Understanding Occupational Therapy
So often occupational therapists are asked, “What is occupational therapy do you help people find jobs?” This question not only comes from clients and family members but other health care professionals as well. Holding a title of “Occupational Therapist” can be easily misunderstood, confused or questioned. It is time to clear the muddy waters and clarify, so the next time you hear occupational therapy, you won't have to ask what it is, you will be able to understand and educate others on what this profession represents.
Occupational therapy helps individuals, of all age groups, with the occupations of daily life. Some examples are getting out of bed, getting dressed, making breakfast, driving, taking care of others, leisure activities, playing, or going to school; the list is endless. Everything an individual does, all the activities that create a person's day, are defined as occupations.
Here are some examples of what occupational therapists can do
If someone has difficulty getting out of bed because of a hip replacement, an occupational therapist can provide education, techniques and adaptive equipment necessary so that individual can get out of bed independently.
If an individual has just had a shoulder replacement and is lacking the ability to dress themselves, an occupational therapist can work on range of motion and strengthening in that shoulder to achieve dressing without assistance.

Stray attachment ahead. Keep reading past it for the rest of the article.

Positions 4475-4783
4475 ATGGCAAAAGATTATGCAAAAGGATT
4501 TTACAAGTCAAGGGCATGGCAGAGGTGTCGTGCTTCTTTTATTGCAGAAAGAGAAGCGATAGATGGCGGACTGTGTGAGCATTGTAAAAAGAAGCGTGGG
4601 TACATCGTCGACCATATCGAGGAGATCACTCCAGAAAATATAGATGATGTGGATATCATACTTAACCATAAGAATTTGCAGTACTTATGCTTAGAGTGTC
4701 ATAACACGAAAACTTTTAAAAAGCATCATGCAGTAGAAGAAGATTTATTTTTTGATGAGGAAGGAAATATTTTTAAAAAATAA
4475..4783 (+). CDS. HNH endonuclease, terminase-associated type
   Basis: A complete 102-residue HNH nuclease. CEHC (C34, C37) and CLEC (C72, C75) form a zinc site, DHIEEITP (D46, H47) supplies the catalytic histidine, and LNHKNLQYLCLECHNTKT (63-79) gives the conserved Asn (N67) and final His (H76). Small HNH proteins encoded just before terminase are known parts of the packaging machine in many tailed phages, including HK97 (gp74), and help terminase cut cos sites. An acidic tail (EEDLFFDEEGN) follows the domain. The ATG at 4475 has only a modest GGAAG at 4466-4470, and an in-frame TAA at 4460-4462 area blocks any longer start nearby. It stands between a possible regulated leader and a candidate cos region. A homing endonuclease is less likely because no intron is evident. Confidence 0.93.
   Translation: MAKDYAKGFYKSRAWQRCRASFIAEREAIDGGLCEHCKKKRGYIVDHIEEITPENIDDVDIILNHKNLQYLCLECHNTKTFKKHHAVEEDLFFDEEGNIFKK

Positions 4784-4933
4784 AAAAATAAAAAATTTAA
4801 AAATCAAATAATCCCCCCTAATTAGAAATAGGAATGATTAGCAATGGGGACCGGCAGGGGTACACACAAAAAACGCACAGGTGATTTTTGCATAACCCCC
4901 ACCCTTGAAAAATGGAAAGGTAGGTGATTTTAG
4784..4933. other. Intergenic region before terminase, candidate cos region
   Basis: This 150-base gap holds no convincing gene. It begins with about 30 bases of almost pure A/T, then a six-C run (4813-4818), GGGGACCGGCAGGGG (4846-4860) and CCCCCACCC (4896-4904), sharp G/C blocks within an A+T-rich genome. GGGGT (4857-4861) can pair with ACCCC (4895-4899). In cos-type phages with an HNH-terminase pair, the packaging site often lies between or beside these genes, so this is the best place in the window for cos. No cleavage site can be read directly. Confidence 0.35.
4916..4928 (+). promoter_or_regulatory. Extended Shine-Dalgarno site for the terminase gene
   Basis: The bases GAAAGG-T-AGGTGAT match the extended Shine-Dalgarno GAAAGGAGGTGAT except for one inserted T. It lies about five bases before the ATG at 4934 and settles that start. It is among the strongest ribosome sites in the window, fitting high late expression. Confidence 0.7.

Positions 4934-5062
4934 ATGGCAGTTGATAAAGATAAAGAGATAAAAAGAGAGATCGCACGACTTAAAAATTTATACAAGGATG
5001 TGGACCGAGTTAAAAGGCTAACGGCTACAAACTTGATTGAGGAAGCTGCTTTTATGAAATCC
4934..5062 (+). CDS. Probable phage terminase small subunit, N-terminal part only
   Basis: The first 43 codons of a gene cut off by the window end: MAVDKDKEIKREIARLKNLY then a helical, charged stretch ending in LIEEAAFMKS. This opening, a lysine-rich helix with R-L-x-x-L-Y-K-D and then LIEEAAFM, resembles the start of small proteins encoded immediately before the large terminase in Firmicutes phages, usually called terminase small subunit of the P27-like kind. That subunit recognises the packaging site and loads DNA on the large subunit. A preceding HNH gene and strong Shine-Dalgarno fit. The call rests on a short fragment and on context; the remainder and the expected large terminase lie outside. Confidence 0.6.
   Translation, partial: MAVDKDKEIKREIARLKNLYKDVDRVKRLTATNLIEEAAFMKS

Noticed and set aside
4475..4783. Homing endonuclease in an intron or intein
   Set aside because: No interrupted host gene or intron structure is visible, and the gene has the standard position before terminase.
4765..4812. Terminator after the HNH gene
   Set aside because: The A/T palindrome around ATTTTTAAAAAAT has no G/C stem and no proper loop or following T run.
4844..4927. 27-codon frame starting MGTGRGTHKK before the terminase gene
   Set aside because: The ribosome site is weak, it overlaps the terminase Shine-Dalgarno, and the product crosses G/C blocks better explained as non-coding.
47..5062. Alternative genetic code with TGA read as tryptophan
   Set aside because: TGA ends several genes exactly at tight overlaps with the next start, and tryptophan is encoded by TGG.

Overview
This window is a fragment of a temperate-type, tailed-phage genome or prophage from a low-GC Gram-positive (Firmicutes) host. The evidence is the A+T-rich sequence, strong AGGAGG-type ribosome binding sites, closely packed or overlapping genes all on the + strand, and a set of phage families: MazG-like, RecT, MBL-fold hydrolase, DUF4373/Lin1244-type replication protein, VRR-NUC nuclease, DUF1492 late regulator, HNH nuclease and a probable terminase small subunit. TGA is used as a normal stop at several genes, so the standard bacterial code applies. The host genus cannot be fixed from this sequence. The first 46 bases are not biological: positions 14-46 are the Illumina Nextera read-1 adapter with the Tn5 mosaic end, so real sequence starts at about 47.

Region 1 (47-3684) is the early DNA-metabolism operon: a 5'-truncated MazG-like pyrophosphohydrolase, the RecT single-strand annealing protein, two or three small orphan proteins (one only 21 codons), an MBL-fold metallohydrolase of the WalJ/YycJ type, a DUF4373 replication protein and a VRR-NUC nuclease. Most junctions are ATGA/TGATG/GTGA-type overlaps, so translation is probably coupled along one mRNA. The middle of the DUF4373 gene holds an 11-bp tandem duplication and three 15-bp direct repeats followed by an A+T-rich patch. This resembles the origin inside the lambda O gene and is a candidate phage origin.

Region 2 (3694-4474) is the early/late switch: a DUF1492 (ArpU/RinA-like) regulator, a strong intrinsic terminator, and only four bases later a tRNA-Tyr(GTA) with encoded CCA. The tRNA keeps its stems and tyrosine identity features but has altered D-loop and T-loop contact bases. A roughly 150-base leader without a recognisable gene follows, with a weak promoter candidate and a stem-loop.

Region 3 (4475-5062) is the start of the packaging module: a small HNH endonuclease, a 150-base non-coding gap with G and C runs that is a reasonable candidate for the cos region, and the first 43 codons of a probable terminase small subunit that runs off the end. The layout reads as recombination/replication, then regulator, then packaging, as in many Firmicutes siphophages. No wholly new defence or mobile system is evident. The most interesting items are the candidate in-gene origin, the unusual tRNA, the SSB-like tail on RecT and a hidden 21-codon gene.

If a child in school is unable to write his name or get his jacket on before recess due to decreased hand strength or impaired coordination, an occupational therapist may instruct and assist the child with techniques to help him or her succeed in those activities.
If a toddler is having difficulty eating with a spoon and fork because of developmental delays, an occupational therapist may work with the parents to help their child master the use of utensils.
Occupational therapists have been in existence for over 100 years and are found around the globe. The profession has evolved over time and is focused on providing client-centered care through evidence-based practice. Occupational therapists provide a unique service to all ages within the community. For more detailed information, visit the American Occupational Therapy Association at www.aota.org.